Thorin: “No. I will not die like this. Cowering. Clawing for breath.” 

The company reach the guardroom but soon as they enter the fate of those who have once tried the same exit presents itself before them. They all experience shock at seeing their kin lying dead, Dwarf women holding their children close to them as they died from lack of breathable air.

The passage their kin tried to escape through is sealed shut by the rock debris blocking it. As Thorin looks around himself, his eyes well up with tears. He is devastated to see his people dead wanting to escape the dragon. However, he won’t be one to die the same way. 

He thinks it weak and cowardly to simply wait for death to find them without facing the danger that blocks their escape. He does not want to be weak not for others of his company and certainly not for himself. Anger toward the dragon builds even more after the shock of the guardroom.  

To the forges

Thorin: “We make for the forges.” 

Dwalin: “He’ll see us, sure as death.”

Thorin: “Not if we split up.”

Balin: “Thorin, we’ll never make it.”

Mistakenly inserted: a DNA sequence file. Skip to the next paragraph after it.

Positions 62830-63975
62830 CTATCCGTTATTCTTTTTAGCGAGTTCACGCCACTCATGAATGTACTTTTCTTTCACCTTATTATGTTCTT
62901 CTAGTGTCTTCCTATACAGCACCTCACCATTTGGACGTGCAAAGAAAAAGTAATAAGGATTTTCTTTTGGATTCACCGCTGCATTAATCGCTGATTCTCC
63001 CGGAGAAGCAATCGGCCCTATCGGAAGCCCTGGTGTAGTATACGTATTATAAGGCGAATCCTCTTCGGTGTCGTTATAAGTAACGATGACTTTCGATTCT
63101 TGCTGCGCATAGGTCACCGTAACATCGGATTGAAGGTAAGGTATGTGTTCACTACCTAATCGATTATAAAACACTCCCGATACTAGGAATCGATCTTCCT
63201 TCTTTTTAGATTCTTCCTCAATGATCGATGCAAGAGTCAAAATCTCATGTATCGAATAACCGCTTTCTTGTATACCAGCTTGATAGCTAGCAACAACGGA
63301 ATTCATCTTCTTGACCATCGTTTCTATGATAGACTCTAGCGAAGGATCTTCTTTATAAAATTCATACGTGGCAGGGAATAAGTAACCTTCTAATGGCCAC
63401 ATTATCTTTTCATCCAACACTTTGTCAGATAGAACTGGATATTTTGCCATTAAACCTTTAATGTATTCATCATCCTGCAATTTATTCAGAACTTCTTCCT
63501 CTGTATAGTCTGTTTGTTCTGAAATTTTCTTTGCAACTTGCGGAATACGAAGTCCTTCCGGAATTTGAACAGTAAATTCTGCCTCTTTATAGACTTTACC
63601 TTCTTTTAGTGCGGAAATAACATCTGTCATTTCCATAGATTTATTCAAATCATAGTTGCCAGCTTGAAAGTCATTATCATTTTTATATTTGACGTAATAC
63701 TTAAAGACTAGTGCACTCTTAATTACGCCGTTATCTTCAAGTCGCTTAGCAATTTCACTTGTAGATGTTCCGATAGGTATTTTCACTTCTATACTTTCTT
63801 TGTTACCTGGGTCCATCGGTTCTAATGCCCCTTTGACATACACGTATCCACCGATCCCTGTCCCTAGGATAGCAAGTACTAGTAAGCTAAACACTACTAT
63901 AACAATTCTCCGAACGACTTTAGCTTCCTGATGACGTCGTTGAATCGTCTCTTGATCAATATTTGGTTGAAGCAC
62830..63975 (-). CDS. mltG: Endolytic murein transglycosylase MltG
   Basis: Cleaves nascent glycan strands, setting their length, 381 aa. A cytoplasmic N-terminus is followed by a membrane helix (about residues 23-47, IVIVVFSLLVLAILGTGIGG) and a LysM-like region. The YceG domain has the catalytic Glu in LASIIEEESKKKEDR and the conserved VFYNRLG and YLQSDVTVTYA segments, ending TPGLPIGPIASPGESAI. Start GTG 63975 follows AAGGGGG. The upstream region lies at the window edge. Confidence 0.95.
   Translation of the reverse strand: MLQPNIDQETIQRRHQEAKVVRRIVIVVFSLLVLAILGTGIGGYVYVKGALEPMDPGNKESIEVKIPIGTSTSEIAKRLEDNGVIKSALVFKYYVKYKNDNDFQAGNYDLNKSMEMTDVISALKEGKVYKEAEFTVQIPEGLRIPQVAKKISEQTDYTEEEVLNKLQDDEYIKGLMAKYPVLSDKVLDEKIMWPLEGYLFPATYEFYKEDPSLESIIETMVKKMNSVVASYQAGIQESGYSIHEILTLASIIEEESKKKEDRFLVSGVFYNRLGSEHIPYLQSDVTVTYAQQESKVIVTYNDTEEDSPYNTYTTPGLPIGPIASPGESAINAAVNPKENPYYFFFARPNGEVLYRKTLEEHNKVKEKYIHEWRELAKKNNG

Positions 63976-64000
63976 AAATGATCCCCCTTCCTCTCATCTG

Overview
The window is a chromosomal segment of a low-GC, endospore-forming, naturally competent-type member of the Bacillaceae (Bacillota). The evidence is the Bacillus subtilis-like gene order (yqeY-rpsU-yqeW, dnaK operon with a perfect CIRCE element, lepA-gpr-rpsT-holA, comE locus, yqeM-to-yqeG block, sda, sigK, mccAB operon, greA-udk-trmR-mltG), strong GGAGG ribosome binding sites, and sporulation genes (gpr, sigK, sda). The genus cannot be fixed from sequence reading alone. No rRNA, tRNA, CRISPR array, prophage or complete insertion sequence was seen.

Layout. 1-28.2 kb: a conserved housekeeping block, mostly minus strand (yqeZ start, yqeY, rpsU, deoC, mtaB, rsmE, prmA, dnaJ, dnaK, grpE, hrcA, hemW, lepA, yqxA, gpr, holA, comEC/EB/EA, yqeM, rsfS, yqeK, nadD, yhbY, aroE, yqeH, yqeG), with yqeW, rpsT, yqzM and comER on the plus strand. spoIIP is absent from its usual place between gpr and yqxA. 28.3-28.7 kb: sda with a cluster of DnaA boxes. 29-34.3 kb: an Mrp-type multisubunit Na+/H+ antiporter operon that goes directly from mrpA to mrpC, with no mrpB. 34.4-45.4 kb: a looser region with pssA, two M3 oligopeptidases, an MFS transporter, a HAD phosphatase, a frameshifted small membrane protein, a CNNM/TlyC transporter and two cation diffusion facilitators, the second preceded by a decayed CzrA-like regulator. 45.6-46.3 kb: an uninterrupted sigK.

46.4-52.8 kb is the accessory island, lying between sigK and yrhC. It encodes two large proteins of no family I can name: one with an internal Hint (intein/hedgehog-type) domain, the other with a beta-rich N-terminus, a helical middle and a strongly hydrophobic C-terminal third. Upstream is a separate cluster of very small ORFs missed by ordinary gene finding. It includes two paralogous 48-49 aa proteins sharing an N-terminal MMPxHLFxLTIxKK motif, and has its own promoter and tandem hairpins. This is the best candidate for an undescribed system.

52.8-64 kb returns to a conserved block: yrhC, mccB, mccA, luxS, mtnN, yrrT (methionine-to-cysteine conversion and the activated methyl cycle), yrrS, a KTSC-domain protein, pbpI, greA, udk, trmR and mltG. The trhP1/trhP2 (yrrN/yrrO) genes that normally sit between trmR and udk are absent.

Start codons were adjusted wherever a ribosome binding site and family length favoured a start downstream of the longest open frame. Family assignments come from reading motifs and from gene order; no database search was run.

Thorin has a plan that includes leading the dragon to the Dwarf forges. His plan he has not divulged to the others, only the goal, to kill the dragon. Against both Dwalin and Balin’s warnings Thorin proceeds with his plan. There might be a better chance of coming through alive if they split up and lead the dragon in groups, all following the same path to the forges. 

All for one and one for madness

Thorin: “Some of us might. Lead him to the forges. We kill the dragon. If this is to end in fire then we will all burn together. This way.” 

His statement that they would all burn together is something of a maniacal one. Against all odds and his fellow companions’ own flight instinct he takes on a totalitarian approach of leadership.  Unconsciously, Thorin has decided the fates of the members of his company without consulting them. They, on the other hand, don’t say anything to refute his hypothesis and therefore say absolutely nothing in return.